Maxar's QuickBird satellite sensor was successfully launched October 18, 2001 at Vandenberg Air Force Base, California, USA.
Using a state-of-the-art BGIS 2000 sensor (PDF), QuickBird satellite collects image data to 0.65m pixel resolution degree of detail. This satellite is an excellent source of environmental data useful for analysis of changes in land usage, agricultural and forest
climates. QuickBird's imaging capabilities can be applied to a host of industries, including Oil and Gas Exploration & Production (E&P),Engineering and Construction and environmental studies.
|QuickBird Satellite Sensor Specifications|
|Launch Date||October 18, 2001|
|Launch Vehicle||Boeing Delta II|
|Launch Location||Vandenberg Air Force Base, California, USA|
|Orbit Altitude||450 Km / 482 Km - (Early 2013)|
|Orbit Inclination||97.2°, sun-synchronous|
|Speed||7.1 Km/sec (25,560 Km/hour)|
|Equator Crossing Time||10:30 AM (descending node)|
|Orbit Time||93.5 minutes|
|Revisit Time||1-3.5 days, depending on latitude (30° off-nadir)|
|Swath Width (Nadir)||16.8 Km / 18 Km - (Early 2013)|
|Metric Accuracy||23 meter horizontal (CE90)|
|Resolution||Pan: 65 cm (nadir) to 73 cm (20° off-nadir)
MS: 2.62 m (nadir) to 2.90 m (20° off-nadir)
|Image Bands|| Pan: 450-900 nm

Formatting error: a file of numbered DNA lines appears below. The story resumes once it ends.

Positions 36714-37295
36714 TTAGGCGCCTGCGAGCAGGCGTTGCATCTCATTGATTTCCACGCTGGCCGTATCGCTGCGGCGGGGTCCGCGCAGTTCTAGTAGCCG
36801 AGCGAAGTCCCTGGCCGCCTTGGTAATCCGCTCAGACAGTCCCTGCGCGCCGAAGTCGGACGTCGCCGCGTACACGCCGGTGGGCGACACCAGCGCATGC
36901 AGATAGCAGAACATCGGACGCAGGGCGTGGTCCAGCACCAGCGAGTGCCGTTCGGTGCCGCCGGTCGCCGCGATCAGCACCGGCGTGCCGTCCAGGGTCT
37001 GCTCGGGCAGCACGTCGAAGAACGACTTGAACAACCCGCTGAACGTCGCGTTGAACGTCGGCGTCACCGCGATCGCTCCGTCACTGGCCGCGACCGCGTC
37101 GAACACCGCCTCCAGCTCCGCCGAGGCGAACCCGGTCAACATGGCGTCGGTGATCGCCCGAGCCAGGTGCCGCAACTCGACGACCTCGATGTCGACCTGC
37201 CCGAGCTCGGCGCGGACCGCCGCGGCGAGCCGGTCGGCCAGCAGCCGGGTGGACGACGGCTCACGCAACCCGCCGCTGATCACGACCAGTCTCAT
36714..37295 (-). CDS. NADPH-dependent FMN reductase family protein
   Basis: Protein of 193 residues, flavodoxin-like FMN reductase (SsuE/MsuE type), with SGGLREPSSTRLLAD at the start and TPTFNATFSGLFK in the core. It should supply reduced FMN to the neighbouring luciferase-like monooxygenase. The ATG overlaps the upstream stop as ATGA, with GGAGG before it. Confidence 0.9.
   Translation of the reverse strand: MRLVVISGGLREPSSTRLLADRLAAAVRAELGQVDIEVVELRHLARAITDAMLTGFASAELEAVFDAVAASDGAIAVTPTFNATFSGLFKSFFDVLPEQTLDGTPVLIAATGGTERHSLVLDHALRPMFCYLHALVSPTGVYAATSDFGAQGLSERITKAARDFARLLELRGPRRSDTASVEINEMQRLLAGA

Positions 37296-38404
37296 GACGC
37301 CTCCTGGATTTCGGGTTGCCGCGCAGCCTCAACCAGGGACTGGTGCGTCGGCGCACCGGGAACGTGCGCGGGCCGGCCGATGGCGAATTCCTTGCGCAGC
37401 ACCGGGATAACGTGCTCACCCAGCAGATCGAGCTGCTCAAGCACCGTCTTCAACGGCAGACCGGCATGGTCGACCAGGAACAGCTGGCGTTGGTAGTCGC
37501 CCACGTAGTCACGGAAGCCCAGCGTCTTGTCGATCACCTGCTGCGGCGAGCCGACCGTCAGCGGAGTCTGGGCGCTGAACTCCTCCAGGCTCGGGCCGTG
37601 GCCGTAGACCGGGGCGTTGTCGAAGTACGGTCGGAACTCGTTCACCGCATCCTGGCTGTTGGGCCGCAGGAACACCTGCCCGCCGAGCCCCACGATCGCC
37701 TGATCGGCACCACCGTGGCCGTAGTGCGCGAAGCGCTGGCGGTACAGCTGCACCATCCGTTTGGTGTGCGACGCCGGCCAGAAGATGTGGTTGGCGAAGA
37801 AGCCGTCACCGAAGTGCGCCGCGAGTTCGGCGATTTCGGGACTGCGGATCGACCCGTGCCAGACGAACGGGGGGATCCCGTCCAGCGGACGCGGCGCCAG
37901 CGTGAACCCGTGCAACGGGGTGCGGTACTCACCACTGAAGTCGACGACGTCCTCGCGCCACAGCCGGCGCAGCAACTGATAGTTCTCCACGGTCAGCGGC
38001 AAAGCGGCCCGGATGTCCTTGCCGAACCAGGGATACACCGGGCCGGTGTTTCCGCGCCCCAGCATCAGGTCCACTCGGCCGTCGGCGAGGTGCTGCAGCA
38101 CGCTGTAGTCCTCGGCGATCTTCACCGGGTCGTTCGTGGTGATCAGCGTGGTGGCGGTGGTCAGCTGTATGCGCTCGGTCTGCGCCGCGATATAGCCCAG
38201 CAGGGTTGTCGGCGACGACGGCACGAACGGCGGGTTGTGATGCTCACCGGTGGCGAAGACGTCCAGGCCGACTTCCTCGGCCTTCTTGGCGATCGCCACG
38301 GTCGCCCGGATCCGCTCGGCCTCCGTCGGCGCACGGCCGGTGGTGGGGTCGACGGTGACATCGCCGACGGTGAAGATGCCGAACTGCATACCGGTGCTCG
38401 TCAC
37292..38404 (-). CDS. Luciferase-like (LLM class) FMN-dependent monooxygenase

Blue: 450-520 nm
Green: 520-600 nm
Red: 630-690 nm
Near IR: 760-900 nm
Maxar's Advanced Elevation products provide the highest quality digital elevation models (DEMs), available off-the-shelf or custom-built. These models are GIS ready. Therefore you need not to focus on processing. You can focus on your analysis.
With global coverage and options for accuracy and resolution, these models can be used in a very effective way. Traditional satellite imagery provides only 2D vision on the ground. But the world is a three-dimensional place, and 2D imagery only shows part of the picture.
Our elevation models enable you to measure and analyze your project in 3D to make your work more worthwhile. Maxar's's elevation models are a key component in a variety of geospatial applications like in construction planning, disaster modeling, hazard assessment, telco applications, volumetrics and change detection, lithology, geology and geophysics analysis.
Deimos-2 is a minisatellite of Deimos Imaging satellite constellation, launched in June 19, 2014. It is a follow-on imaging mission of Deimos-1 Imaging S. L. U., an Elecnor company of Boecillo, Spain.Deimos-2 provides 0.75m resolution imagery with a 12 km swath and a high revisit rate.
It is aimed at operating an agile minisatellite for high-resolution EO (Earth Observation) applications. provides 1 m panchromatic and 4 m multispectral images in a swath of 12 km at nadir, at an orbit altitude of ~600 km.
The multispectral capability includes 4 channels in the visible and near-infrared spectral range (red, green, blue and NIR).
Mr. Nishshanka S.Rodrigo (GIS Officer)
We will assist you in preparing the geographic coordinates of your Area of Interest (AOI).
Imagery already in our database will be delivered to you on DVD within 7 business days.
This image gallery contains color pictures (JPG) of various parts of Sri Lanka extracted from Maxar remote sensing products. Please note that the JPG image quality is not indicative of the true quality found in the actual product which is delivered in raster GeoTIFF format. Images are copyright Maxar Technologies. , USA.